27. March 2014

Ongoing documentation of creating a 3D mech asset.  Previously we ended with the torso and upper leg, like so:

Since then, I’ve rotated the upper leg back, created a foot and lower leg:

Current face count is at 527, but there is a hell of a lot of optimizing that could occur here.

There are a couple ugly areas too, that I intend to address later.  Not to much sense worrying about the ugly bits until you are cleaning things up.  One area of ugliness is the union between the foot and lower leg.  I modeled the foot first then extruded the leg up from it.  I then needed to connect it to the upper leg, which had a different number of edges.

I could have simply added an equal number of edge loops, but that seems like over kill, so instead I’ve created a problem to be solved later.

As you can see, I have about 5 faces blunting into a single face (top arrow ), as well as some triangle junction points.  Getting rid of the tri’s should be simple, but the lower leg presents a bit more of a challenge.  Reality is, I am using far more polygons than I really need to be, so I will probably solve things by reduction, not addition.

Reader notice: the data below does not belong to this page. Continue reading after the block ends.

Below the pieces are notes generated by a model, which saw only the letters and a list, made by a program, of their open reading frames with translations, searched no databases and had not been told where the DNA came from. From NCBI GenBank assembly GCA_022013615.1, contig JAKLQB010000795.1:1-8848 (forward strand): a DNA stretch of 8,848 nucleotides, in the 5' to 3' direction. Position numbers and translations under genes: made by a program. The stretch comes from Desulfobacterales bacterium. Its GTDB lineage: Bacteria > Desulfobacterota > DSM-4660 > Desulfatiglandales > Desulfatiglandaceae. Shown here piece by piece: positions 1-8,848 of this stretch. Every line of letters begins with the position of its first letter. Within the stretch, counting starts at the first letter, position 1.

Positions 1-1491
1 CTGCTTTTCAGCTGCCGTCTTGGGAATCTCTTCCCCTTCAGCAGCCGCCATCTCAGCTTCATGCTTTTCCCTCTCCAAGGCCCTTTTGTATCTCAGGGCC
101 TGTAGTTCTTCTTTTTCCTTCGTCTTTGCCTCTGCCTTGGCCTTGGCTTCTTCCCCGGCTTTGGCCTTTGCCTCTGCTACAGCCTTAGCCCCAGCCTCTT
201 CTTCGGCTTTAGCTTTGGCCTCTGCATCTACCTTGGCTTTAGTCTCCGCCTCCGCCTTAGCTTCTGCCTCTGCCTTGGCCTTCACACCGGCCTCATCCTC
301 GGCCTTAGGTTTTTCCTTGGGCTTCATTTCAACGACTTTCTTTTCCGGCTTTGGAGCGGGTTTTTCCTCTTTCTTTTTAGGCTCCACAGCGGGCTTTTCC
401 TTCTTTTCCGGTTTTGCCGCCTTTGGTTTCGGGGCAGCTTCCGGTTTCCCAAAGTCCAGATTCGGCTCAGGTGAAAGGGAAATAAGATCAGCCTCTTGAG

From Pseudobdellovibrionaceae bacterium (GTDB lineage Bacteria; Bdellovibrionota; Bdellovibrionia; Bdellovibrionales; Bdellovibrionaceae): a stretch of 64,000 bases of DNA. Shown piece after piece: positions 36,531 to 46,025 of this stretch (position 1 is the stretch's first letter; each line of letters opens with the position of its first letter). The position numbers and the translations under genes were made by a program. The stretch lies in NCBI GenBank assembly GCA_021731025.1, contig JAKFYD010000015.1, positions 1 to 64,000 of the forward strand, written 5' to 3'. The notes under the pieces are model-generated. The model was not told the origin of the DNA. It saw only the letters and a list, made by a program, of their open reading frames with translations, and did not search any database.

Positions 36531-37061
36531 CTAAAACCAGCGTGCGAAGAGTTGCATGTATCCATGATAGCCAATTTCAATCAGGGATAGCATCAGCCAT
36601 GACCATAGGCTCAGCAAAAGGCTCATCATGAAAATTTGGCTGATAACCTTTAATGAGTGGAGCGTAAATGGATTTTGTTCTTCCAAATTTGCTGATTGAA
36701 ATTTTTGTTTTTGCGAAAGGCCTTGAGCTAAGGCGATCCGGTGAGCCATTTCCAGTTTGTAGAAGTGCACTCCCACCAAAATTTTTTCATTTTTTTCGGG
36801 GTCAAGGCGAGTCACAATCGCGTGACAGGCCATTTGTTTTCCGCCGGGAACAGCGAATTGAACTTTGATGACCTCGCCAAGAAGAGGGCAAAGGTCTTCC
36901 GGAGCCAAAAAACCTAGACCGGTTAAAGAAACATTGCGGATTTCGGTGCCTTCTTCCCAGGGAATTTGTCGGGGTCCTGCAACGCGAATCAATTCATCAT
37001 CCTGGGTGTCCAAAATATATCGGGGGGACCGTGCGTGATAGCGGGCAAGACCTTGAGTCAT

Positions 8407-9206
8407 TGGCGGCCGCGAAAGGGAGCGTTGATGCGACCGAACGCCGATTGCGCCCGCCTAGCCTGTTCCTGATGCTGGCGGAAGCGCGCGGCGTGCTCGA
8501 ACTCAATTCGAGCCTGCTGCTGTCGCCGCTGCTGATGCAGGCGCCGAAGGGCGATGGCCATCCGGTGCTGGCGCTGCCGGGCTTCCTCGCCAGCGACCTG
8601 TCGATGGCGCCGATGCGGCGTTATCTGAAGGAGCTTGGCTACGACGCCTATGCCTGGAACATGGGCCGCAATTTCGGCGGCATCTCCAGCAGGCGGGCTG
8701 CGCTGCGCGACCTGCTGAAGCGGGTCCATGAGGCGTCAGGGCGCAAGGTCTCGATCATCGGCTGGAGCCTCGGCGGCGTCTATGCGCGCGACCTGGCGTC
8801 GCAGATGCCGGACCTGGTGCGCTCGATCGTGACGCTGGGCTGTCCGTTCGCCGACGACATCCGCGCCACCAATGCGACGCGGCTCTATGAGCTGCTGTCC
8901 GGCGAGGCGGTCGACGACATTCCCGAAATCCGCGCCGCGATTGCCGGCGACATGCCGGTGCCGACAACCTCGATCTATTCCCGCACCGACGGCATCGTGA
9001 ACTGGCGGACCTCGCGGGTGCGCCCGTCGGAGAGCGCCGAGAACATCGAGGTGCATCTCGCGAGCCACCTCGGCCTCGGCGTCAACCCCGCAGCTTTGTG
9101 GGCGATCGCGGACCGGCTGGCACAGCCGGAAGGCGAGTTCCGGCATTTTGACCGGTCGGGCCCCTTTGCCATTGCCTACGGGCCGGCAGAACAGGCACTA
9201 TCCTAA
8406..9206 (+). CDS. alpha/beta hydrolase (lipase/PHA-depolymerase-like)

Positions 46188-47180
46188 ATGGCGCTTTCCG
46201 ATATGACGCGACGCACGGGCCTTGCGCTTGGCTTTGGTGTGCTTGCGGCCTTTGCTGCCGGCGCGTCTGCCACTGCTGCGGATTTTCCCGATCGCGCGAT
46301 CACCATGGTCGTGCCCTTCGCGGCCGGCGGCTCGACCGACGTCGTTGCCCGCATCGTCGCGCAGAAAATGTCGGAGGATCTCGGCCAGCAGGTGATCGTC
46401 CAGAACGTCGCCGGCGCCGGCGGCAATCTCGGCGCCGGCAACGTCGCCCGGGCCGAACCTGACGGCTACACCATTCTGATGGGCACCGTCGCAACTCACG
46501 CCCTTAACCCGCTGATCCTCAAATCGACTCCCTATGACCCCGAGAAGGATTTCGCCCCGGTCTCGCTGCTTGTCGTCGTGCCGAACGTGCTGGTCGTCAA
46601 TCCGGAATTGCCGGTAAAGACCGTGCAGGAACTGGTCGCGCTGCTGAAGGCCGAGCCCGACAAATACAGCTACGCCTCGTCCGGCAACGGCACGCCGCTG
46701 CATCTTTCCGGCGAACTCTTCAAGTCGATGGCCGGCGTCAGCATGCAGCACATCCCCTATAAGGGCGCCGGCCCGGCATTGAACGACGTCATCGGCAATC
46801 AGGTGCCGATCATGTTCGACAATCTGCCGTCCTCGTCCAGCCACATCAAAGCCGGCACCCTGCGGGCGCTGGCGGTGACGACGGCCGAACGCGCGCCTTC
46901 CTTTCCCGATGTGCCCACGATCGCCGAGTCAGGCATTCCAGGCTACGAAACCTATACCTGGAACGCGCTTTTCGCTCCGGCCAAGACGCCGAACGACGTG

24. March 2014

I have the need of a fully rigged Mech model, for a couple of reasons, so I’ve started working on one.  Figured I would document the process as I go.  It’s somewhat of a background task, so don’t expect a whole lot of speed.  This isn’t a tutorial either, look here for that, just a documentation of my process.  Hopefully some of you find it worthwhile, while I am sure some of you will find it cringe worthy!

Here, are the humble beginnings:

One of the challenges all modelers face is where to start?  I had trouble deciding.  Generally if I stat with a limb, I struggle a bit with proportions going forward, so this time I decided to start with the torso and upper legs.  Of course details are going to be added as I carry on in the process.  Currently we are sitting at 390 faces.  Ultimately I want to be in around the 5,000 mark.  There are several easy points of optimization here.  The eagle eyed viewer may also spot my first mistake too.

I always try to work in quads only, but sometimes corners just turn into triangles like this.  Look what happens if we apply a couple sub-divisions around this corner:

It’s not the end of the world, but not as clean as I would have liked.  In this case though, it still leaves me with proper edge loops in both directions, so I am not to phased about it.